[Openmcl-devel] process-run-function and mach ports usage

Daniel Weinreb dlw at itasoftware.com
Fri Feb 25 09:01:43 PST 2011


Gary Byers wrote:
> Just to clarify: most OSes distinguish between the ideas of "reserving 
> address
> space" and "committing resources - like physical memory - to a set of 
> pages."
> On Windows, they're separate operations; on Unux-like systems, the 
> mmap system
> call (with different sets of options) can reserve, commit, or do both 
> at the
> same time.
And in fact, ObjectStore, the DBMS I was co-designer
of, was entirely built on this mode of operation.
> Actually making those resources (physical pages) available usually 
> happens
> lazily: when a committed page is first touched (sometimes, that means
> "when it's first written to", other times is means "read from or written
> to"), a physical page is allocated.
In ObjectStore, we'd mmap to a newly-created file, and then explicitly
touch all the pages, in order to make sure that the
process never ran out.  The amount of address space
to allocate was a parameter, adjustable by an environment
variable and probably other ways, which controlled
some tradeoffs, not relevant enough to go into here.
> A system that doesn't overcommit will make sure that N physical pages are
> or can be made available when an application asks for N logical pages to
> be committed; if it can't guarantee this, the commit operation will fail.
> A system that uses an overcommit strategy will allow some "commit N
> pages" operations to succeed even if N physical 
(And in case anyone listening isn't clear on this, by
"physical pages" we mean space on disk, rather
than anything to do with RAM.)
> pages aren't
> available; it's gambling that enough physical pages will be available
> by the time the application starts touching the logical pages.  (This
> strategy should be familiar to anyone who's written a rent check the
> day before payday: if you get to the bank before the landlord does,
> great, and if not you were probably going to have to sleep in your car
> anyway.)
Or to put it another way, it allows application writers to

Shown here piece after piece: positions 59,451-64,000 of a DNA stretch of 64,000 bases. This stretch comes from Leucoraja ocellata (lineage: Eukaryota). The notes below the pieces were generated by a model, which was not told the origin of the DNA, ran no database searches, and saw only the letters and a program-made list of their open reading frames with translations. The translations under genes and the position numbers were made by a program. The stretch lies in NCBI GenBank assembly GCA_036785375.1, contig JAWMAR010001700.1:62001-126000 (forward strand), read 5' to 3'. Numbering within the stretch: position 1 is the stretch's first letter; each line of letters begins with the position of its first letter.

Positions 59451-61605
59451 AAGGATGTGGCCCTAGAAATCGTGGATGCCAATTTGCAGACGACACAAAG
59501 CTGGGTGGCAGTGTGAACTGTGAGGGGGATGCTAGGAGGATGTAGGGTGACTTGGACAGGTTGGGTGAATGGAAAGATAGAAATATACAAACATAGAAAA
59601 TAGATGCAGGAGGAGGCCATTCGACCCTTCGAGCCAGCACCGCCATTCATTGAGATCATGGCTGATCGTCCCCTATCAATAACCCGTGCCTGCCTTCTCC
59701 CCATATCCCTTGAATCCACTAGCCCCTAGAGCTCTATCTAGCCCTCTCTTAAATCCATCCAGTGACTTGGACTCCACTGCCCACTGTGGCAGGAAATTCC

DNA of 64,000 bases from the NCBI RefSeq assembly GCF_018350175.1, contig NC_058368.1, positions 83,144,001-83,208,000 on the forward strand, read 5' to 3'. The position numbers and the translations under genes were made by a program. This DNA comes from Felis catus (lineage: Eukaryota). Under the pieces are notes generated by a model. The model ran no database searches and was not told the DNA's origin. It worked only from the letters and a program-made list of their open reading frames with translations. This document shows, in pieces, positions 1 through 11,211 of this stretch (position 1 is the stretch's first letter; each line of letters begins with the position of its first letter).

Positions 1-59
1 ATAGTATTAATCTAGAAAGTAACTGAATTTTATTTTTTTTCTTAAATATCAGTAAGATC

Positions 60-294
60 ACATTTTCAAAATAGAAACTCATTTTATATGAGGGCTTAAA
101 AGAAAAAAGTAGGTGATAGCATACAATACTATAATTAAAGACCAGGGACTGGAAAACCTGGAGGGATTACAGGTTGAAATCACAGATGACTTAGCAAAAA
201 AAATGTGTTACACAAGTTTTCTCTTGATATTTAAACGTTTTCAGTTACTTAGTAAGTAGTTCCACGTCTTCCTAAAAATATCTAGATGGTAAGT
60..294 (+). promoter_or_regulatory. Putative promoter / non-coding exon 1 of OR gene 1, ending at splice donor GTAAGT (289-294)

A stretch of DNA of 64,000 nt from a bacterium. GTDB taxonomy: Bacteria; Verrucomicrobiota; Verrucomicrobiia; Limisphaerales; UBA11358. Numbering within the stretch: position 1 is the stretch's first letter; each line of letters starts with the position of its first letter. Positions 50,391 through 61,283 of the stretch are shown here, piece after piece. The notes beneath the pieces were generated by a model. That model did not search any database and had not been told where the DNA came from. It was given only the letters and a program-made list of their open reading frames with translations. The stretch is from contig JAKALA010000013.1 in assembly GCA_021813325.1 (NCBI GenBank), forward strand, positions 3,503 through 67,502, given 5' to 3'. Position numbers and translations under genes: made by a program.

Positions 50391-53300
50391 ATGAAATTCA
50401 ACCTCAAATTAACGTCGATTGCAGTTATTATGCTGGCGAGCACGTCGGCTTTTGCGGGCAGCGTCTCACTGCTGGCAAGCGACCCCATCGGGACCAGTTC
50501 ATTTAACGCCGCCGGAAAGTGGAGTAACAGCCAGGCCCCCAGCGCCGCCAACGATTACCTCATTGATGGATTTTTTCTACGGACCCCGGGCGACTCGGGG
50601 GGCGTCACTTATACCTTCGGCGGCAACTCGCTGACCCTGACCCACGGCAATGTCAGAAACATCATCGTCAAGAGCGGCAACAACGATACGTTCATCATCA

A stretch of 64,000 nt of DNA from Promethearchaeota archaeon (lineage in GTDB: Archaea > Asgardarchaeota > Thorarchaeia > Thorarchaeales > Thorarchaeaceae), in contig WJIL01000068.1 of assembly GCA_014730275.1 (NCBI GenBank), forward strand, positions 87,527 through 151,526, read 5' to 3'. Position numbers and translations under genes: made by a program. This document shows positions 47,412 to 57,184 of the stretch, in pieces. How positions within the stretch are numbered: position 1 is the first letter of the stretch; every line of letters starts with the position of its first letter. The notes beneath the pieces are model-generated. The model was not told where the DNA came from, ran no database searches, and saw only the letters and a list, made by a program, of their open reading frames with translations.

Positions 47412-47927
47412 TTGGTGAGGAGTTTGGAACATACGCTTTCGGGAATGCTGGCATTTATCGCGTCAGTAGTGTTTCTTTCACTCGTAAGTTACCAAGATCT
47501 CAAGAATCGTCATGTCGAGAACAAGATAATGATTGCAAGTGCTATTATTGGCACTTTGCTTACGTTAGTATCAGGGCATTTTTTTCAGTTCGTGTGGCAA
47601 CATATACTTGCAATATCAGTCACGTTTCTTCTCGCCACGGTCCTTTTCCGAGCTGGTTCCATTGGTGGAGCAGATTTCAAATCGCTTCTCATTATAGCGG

be lazy, by just mallocing a huge amount of stuff and
not worrying about running out.  I have ben told
that that's why turning off overcommit is not

-- Dan
> The analogy (to check fraud) isn't perfect, unfortunately.  If you say
> ? (make-array 1-gazillion)
> and you get an error that says "either get serious or get 1 gazillion
> bytes more physical memory", that's likely to be more tractable and 
> easier
> to recover from than it would be to be told that the large array could
> be created (and then get a mysterious memory fault when setting/accessing
> the array's contents.)
> Confession/disclaimer: until about a year ago, there was a bug in CCL
> that caused it to treat some (maybe all) memory commit failures as 
> successes,
> and this caused the same sort of symptoms (a fault trying to access 
> memory
> that'd supposedly been committed) that an overcommit failure could.  I 
> stared
> at the buggy code dozens of times before I saw that it was simply and 
> totally
> wrong, and finally saw that when I saw that the same problems happened on
> Solaris (which doesn't overcommit) as on systems that do.
> On Thu, 24 Feb 2011, Shannon Spires wrote:
>> NT did it. I don't know if it was first, but you did say "popularized."
>> http://www.123helpme.com/view.asp?id=96956
>> And at least they provided two different allocation functions; 
>> VirtualAlloc() which overcommitted and malloc() which didn't, so you 
>> knew what you were getting.
>> Jeez. I'm defending NT. Must be losing it.
>> -SS
>> On Feb 24, 2011, at 2:23 PM, Tim Bradshaw wrote:
>>> On 24 Feb 2011, at 19:55, Gary Byers wrote:
>>>> "What OS introduced/popularized the concept of memory overcommit ?"
>>> I think it was AIX, but it might have been some earlier IBM OS 
>>> (mainframe OS).
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